What the Tories mean for employees: From fewer strikes to more free childcare

A crackdown on immigration will help the government distance itself from the former coalition
In the run-up to the Queen’s Speech, the suggested repeal of the Human Rights Act dominated the headlines. But now, it’s worth giving the government’s proposals for workers more time.
The coalition made great play of reducing the number of costly, time-consuming and unwarranted employment claims that businesses were forced to deal with. Now, as part of its “long-term economic plan”, the government has set about building on this and preserving a free employment market, rewarding “hard working people” and removing unnecessary burdens on businesses. Here’s a brief summary of what we can expect from the majority Conservative government as it shapes the future direction of employment rights.


The Trade Unions Bill will seek to place limits on the political power of unions, restricting circumstances in which their funds can be allocated to political causes and raising the threshold for strike action, requiring a minimum turnout of at least 50 per cent in strike ballots.
In “essential public services”, there will be further hurdles for unions to overcome. This may mean the threat of Tube strikes is significantly reduced (and the opportunity to work from home is averted), but it also means that strike action as we know it may be cast into the history books.


In order to show clear blue water between the new government and the coalition, the former has set out some eye-catching policies to show it means business for Britain.
In an attempt to cut down immigration, it will be unlawful for employment agencies to recruit from abroad without first advertising in Britain and in English. Wages paid to illegal workers can be seized and treated as proceeds of crime. Young adults will be encouraged to “earn or learn”, which should be assisted by the creation of 3m new apprenticeships across a growing range of sectors and specialisms.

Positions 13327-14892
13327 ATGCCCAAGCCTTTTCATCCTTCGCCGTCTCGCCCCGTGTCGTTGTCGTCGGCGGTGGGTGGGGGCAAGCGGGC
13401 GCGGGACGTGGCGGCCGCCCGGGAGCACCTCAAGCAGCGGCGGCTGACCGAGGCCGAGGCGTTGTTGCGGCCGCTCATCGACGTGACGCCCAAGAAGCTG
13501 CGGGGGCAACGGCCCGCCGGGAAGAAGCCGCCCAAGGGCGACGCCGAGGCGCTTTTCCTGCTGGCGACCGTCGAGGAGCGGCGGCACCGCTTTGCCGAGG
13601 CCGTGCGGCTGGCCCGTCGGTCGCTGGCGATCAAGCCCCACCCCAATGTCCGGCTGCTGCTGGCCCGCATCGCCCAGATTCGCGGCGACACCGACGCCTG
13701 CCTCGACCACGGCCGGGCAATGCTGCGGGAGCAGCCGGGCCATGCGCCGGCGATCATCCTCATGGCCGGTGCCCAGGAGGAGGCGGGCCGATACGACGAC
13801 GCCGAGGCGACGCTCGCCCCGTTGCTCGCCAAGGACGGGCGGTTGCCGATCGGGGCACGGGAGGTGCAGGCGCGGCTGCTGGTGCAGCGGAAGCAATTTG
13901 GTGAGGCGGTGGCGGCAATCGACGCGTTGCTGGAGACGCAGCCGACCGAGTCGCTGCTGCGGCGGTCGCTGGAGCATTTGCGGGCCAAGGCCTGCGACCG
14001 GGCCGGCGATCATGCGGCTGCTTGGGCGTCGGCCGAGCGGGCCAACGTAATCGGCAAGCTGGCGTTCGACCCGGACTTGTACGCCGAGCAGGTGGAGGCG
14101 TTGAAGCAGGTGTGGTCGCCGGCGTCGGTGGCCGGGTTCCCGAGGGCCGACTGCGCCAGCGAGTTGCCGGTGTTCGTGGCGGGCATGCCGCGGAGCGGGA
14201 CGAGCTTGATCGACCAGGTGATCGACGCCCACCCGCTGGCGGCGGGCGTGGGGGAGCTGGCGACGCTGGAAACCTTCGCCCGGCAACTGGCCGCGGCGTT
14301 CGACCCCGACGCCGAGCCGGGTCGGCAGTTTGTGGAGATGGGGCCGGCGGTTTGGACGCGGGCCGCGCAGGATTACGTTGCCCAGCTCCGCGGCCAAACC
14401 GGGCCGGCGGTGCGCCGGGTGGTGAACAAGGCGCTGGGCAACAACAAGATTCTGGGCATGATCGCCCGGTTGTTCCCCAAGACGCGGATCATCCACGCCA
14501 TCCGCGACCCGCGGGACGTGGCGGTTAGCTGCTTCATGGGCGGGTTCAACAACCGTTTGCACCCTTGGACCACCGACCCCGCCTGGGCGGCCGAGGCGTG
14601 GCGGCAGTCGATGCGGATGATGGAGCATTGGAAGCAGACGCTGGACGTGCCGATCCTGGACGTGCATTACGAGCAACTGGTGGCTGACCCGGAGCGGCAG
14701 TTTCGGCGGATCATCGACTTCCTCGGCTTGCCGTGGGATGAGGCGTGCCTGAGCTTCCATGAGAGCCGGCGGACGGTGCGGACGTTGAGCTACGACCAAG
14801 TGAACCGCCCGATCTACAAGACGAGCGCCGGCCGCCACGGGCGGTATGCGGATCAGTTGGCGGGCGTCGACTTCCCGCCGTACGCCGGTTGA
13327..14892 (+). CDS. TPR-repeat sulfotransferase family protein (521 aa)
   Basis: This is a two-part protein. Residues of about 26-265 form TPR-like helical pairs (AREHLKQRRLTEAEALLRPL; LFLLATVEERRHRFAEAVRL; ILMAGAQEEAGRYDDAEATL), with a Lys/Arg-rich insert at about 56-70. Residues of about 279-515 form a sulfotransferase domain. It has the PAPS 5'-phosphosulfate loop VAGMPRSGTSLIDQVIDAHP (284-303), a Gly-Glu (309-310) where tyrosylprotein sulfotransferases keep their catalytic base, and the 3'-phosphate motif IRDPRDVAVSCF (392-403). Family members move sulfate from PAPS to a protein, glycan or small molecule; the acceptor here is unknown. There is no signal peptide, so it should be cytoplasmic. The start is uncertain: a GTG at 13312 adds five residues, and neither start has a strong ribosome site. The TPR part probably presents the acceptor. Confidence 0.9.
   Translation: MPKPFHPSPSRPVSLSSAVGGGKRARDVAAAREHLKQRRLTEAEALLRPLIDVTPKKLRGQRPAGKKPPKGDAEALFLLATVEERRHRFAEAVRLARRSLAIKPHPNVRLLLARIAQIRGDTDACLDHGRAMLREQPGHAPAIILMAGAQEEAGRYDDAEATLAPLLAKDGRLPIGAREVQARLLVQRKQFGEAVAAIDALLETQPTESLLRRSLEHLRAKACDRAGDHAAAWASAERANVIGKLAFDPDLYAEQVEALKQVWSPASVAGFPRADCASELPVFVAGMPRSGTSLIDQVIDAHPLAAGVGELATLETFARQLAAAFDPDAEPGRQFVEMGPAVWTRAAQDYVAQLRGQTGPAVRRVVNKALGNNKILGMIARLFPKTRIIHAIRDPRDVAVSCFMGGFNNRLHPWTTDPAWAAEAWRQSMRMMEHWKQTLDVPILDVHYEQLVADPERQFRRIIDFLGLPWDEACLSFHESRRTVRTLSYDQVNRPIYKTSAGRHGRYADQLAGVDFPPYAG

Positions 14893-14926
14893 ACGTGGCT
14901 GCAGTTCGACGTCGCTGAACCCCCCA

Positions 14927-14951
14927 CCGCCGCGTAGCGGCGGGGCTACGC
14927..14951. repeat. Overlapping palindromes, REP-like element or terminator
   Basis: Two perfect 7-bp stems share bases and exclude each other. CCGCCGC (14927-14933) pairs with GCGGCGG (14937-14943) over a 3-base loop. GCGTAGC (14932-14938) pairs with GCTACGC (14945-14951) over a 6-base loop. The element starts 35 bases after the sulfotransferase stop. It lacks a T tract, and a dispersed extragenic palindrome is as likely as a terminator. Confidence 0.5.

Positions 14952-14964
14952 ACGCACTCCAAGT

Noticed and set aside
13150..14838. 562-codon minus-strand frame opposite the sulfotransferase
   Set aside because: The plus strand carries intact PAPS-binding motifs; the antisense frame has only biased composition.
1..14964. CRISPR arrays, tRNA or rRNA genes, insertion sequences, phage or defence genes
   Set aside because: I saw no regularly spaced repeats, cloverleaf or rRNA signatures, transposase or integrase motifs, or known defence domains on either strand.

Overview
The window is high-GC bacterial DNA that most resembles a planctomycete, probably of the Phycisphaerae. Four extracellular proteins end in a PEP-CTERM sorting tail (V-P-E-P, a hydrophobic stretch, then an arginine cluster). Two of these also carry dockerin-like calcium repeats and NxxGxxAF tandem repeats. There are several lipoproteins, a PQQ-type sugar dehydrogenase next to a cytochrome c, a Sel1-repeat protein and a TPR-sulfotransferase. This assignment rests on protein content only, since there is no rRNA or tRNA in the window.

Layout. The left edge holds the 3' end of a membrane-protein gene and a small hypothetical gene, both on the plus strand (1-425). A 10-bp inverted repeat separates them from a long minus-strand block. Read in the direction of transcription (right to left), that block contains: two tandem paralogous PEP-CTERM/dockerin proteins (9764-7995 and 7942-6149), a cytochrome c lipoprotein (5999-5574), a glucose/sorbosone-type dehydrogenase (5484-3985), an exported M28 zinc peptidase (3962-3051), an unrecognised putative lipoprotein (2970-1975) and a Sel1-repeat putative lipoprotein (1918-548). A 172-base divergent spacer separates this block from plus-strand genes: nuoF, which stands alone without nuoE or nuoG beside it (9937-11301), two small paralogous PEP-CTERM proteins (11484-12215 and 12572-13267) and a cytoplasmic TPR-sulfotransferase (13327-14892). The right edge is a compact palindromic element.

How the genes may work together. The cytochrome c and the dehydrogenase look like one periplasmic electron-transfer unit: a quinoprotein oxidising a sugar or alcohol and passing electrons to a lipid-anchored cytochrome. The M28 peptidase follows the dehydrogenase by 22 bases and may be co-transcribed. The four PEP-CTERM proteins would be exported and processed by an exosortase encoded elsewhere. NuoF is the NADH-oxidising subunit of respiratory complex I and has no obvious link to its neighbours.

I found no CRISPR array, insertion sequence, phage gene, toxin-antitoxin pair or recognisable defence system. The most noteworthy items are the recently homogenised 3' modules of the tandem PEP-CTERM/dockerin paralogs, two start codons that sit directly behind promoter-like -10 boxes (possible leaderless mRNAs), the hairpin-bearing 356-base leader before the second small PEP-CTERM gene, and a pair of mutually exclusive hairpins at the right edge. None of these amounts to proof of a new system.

The coalition’s Small Business, Enterprise and Employment Act already renders unenforceable “exclusivity” clauses in zero hours contracts, allowing workers to provide their services and skills for other employers. However, anti-avoidance measures are yet to be detailed, suggesting that the Act was rushed through. It will also see large employers (those with more than 250 employees) report on any gender pay gap in the next 12 months.
The penalty for underpayment of the national minimum wage (currently £6.50 an hour for workers aged 21 and over) has risen to £20,000 per worker. If enforced, it should act as a significant deterrent to deviant employers who try to take advantage of low-paid employees.


New business secretary Sajid Javid has pledged to assist small businesses, which he describes as “Britain’s engine room”. In order to ease often crippling cash-flow concerns, a small business conciliation service will be established to help settle payment disputes with larger firms. Further consideration of “no fault” dismissals has already been ruled out.


The Childcare Bill will grant working parents up to 30 hours of free childcare for three and four year-olds – twice the current allowance. No detail has yet been given as to how many hours parents must work to qualify, but following consultation and nationwide pilots, the policy is expected to be in force from 2016.
It is already apparent that this is going to be a period of significant change across employment legislation. And it will be more appealing to some than to others.
Kevin Poulter is legal director in the employment team at Bircham Dyson Bell.

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